90% Merlot, 5% Cabernet Sauvignon, 5% Cabernet Franc – I’m kind taking an educated guess based on previous vintages, since they don’t currently have an updated tech sheet for the ‘08 on the Chateau Pipeau website. They should probably get on that.
The family-owned Château Pipeau wine estate was founded in 1929.
Château Pipeau is often viewed as a decent-priced entry into good Bordeaux. The wines vary in price and rating based on the vintage, but remember what I said in a previous article about vintages? Try not to worry too much about them, unless you are buying for long-term storage.
Chateau Pipeau is family-owned estate, which has been in the family for three generations and is located a couple of miles outside the famous Bordeaux town of Saint-Emilion.
The average age of the vines used to make the Pipeau is 40 years old.
Depending on the vintage, the wine for is matured for between 12 and 14 months in French oak barrels.
Other interesting information is kind of limited. See for yourself, check out their website.
I never would have thought Chateau Pipeau would have been on Facebook, but they are! Click here to check out their Page, it is all in French though…imagine that….
One very useful rule about Bordeaux is the left bank / right bank rule (see map above), namely:
– If a wine comes from the left bank of the Gironde River (i.e. Margaux, Pauillac, St. Estephe etc) the blend will be comprised of a majority Cabernet grapes.
– If a wine comes from the right bank, it will be made up of mainly Merlot grapes.
There are always a few (but not many) exceptions, however this is a VERY handy rule to remember as most producers don’t label grapes on the bottle.
Almost all Bordeaux is a blend of as little as one or as many of five of the “Bordeaux varietals”; these being: Cabernet, Cabernet Franc, Merlot, Malbec and Petite Verdot.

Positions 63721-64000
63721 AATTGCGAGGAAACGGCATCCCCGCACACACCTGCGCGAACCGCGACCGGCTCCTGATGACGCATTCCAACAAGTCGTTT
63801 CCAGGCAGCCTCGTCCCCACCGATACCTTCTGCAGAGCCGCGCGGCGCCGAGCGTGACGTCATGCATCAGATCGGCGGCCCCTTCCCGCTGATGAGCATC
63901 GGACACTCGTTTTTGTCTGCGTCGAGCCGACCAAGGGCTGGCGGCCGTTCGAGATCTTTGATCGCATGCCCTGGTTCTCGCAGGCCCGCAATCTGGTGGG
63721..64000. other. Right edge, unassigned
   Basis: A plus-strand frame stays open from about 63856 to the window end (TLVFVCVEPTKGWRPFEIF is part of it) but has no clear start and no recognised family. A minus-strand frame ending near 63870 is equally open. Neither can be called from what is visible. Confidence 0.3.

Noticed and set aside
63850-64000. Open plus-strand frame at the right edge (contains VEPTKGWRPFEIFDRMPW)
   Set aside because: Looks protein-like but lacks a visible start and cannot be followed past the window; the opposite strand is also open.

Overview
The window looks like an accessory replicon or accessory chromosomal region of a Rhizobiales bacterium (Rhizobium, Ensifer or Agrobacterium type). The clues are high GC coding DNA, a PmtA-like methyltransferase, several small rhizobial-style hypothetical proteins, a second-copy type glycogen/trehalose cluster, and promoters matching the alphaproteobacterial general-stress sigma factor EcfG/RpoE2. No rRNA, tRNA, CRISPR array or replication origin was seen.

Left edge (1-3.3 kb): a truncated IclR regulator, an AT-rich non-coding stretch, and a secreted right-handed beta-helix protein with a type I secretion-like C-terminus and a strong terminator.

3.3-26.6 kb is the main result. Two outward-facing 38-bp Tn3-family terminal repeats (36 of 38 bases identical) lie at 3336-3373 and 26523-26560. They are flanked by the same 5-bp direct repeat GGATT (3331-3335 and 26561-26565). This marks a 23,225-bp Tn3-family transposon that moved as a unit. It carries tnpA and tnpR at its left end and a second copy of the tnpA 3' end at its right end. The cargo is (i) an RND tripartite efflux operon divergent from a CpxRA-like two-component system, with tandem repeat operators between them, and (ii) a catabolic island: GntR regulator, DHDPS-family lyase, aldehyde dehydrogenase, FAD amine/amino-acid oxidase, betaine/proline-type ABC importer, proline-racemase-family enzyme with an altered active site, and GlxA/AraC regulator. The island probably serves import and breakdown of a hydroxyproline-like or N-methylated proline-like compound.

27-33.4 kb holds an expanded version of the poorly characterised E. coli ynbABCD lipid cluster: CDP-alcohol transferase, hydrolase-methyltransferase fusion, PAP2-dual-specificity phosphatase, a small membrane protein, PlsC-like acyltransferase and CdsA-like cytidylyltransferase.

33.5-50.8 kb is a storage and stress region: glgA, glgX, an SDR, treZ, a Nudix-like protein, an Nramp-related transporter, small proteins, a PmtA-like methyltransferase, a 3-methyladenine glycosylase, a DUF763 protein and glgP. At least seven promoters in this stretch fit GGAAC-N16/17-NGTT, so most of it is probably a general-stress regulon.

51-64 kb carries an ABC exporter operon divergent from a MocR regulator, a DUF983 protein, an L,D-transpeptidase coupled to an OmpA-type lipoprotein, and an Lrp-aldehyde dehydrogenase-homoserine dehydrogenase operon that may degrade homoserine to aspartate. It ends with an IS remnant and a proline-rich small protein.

Carmenere is also a permitted grape, but very seldom used.
Some of the best wines from St. Emilion can be aged over 10 years, but it’s often argued that the wines from the right bank region mature quicker than the Cabernet based wines from the left bank.
Between 1860 and 1880 an aphid vine pest named Phylloxera wiped out pretty much every vineyard in the Bordeaux region by attacking their root systems. A complex grafting program was put into place in order to make the vines resistant to the disease so it doesn’t happen again.
Interesting bit of trivia for you: remember THE SCENE in the movie Sideways, with the “I am NOT drinking any f*cking Merlot!” quote? Well if you also remember, Miles’s prized bottle of wine was a 1961 Château Cheval Blanc , a right-bank Bordeaux also from St Emilion.
If you’ve been paying attention, you’ll know that this wine is made mainly from….that’s correct! MERLOT!
Irony obviously played a strong role in the movie.
Decant or die!
I tasted this wine after an hour in a decanter, but it ideally could have done with more time.
Leather, coffee-bean, cigar and earth on the nose, and for the most part the fruit is nowhere in sight. On the palate the Pipeau still shows the same savory flavors, with tree bark, licorice, a mixed bag of spices, with cassis hanging out all the way toward the back. Concentrated and complex. Full in body with a long finish. This is still a big-big wine with bold tannins and acidity. The Pipeau will definitely reward the patient, but only the patient! Lay it down.
Similar to what I recommended with my previous review of the Muga Rioja Reserva, if you are looking to pair the Chateau Pipeau, get old school and/or robust with your foods!
Game birds, roast beef, beef Bourguignonne, pot pie, pot roast, stews, casseroles, mushrooms and strong cheese such as Gorgonzola.
$30’ish (the 2009 has been released as a future, and is going at a steal considering its ratings).